After World War II, Europe was devastated and urgently needed an organized plan for reconstruction, economic, and technical assistance. In 1947, America pledged financial aid for a program on European economic recovery under the ‘Marshall Plan’ to help European countries. To ensure equitable distribution of the funds and proper implementation of the recovery program, Organization for European Economic Cooperation (OEEC) was established. In 1961, it was succeeded by the Organization for Economic Co-operation and Development (OECD), with headquarters in Paris, France. At present, there are altogether 30 OECD members. OECD’s aim is to strengthen the economies of its member countries through an efficient market system, expansion of free trade, and contribution to sustainable development in industrialized as well as developing countries.
OECD Watch is an international network of 47 NGO’s that was created to facilitate civil society’s activities around the Guidelines and the work of the OECD Investment CommitteeIn 1976, the OECD’s Committee on ‘International Investment and Multinational Enterprises’ (CIME), developed Guidelines for multinational enterprises that represent a set of voluntary principles and standards adopted by governments to which multinational enterprises operating in or from the OECD member countries are expected to adhere. The Guidelines were last revised in the year 2000, when after lengthy negotiations between business, trade union and NGO’s, a new implementation mechanism was agreed giving NGO’s for the first time, the right to submit complaints concerning the activities of companies to OECD member and adhering countries’ ‘National Contact Points’ (NCP’s). NCP’s are government offices established to promote multinational companies adherence to the Guidelines.
The project has been funded by IRENE (International Restructuring Education Network Europe), that is a not-for-profit action research group (a founding member of OECD Watch – See box), based in the Netherlands. The project has an international scope and would be carried out simultaneously in three separate regions of the world, namely Asia, Africa and Latin America. The project aims at identifying the scope and nature of the CSR practices, the role of national legislations in facilitating better environmental and social practices (standards, compliance procedures etc.) and the mechanisms adopted by the corporate groups for community development and participation. To be identified are areas of critical concerns in the implementation, enforcement and compliance procedures of legislations and standards applicable to corporate practices. Particular focus is on environmental issues. The project also looks into the potential of using the OECD Guidelines for Multinational Enterprises for improved CSR practices. The Pakistan component involves preparation of extensive capacity building and skills transfer training modules, development of strategies for more pro-active citizen involvement and the holding of a One Day Orientation Workshop on the subject of corporate social responsibility and application of OECD Guidelines targeted at the citizen groups, business and the media. The ‘Workshop would aim at facilitating channels for improving civil society and business interaction and increasing the capacity of civil society groups to effectively monitor the CSR practices of the corporate sector in the country and seek compliance.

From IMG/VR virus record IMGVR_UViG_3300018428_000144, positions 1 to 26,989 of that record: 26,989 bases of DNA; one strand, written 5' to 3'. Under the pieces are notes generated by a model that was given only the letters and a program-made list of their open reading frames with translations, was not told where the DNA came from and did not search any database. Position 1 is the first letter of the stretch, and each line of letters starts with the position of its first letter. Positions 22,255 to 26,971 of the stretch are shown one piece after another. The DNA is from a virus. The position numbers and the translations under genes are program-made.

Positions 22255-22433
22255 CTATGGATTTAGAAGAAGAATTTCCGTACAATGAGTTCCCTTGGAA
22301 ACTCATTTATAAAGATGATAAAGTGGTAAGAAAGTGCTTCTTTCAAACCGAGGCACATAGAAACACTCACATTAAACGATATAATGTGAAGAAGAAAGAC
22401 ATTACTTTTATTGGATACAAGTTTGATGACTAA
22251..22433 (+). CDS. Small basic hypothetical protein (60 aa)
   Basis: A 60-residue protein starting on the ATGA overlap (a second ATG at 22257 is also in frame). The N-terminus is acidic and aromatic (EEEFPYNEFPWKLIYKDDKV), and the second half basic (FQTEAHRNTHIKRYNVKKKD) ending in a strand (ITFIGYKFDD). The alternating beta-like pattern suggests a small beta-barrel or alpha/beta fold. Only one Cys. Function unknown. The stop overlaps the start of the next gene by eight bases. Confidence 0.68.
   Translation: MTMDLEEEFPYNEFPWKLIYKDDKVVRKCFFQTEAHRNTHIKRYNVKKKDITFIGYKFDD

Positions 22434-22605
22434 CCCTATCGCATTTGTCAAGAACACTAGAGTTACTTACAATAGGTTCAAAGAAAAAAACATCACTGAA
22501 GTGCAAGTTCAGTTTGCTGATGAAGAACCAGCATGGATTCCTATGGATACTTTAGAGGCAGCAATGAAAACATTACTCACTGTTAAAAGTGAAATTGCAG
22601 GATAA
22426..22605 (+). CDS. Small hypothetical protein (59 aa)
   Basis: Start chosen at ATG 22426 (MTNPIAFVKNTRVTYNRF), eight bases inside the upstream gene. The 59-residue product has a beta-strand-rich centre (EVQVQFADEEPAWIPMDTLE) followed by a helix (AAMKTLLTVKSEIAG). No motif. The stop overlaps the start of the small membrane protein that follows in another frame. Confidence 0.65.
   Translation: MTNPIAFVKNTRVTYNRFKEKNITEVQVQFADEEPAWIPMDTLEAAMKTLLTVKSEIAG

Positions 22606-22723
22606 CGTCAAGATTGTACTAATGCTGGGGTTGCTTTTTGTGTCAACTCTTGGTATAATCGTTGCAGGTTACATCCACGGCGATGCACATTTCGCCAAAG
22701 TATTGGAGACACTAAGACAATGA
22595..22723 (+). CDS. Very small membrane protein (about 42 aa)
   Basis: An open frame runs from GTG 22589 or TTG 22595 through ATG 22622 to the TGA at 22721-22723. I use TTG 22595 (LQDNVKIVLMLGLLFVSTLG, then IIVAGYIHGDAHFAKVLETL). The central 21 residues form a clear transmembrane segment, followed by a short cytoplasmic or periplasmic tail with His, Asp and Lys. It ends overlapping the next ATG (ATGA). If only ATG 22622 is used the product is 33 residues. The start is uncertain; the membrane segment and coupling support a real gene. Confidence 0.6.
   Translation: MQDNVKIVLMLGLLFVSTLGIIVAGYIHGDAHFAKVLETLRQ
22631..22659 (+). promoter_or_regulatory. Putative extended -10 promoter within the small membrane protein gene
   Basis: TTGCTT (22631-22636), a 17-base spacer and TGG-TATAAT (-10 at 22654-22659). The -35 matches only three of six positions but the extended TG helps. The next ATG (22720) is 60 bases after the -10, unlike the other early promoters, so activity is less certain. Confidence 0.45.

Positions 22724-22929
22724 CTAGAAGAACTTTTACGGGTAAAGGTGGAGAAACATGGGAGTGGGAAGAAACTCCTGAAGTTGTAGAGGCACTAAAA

The project is being executed in Pakistan jointly by Shehri-Citizens for a Better Environment and Sustainable Initiatives.